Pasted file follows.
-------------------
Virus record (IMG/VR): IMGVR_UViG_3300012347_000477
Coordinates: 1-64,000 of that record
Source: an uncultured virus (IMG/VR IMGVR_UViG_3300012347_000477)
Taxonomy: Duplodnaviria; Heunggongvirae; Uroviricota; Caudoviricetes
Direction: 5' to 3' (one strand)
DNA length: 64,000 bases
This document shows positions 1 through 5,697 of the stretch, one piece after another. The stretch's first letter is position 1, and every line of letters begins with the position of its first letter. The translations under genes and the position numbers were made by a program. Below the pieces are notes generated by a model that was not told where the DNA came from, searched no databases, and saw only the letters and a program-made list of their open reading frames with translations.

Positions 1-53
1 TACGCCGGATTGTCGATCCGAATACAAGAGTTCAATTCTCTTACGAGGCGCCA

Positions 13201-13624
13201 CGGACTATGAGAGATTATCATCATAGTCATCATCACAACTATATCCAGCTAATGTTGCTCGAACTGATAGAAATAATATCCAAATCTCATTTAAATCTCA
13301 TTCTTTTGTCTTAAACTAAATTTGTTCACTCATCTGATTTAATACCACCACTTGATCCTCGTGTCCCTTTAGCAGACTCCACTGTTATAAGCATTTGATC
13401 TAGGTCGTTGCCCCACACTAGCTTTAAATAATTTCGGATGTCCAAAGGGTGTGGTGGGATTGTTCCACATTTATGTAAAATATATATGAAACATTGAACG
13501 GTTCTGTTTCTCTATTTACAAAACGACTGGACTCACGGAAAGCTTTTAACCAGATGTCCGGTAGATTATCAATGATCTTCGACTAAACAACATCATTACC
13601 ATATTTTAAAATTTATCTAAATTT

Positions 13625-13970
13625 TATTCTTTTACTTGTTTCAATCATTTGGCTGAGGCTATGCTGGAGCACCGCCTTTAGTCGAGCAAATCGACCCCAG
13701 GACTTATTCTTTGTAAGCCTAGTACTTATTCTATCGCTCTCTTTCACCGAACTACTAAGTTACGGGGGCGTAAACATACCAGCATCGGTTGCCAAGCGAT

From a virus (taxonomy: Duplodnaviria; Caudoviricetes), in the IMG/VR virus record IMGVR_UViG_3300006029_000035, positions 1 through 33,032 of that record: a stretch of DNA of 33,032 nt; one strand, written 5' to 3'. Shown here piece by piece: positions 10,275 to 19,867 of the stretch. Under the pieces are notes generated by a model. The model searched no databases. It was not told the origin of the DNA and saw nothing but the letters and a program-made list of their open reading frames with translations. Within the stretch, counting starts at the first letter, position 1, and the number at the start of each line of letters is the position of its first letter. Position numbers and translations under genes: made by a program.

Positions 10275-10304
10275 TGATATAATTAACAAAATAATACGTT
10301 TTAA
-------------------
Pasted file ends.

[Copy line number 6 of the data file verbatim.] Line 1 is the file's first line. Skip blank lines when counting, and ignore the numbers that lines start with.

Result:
DNA length: 64,000 bases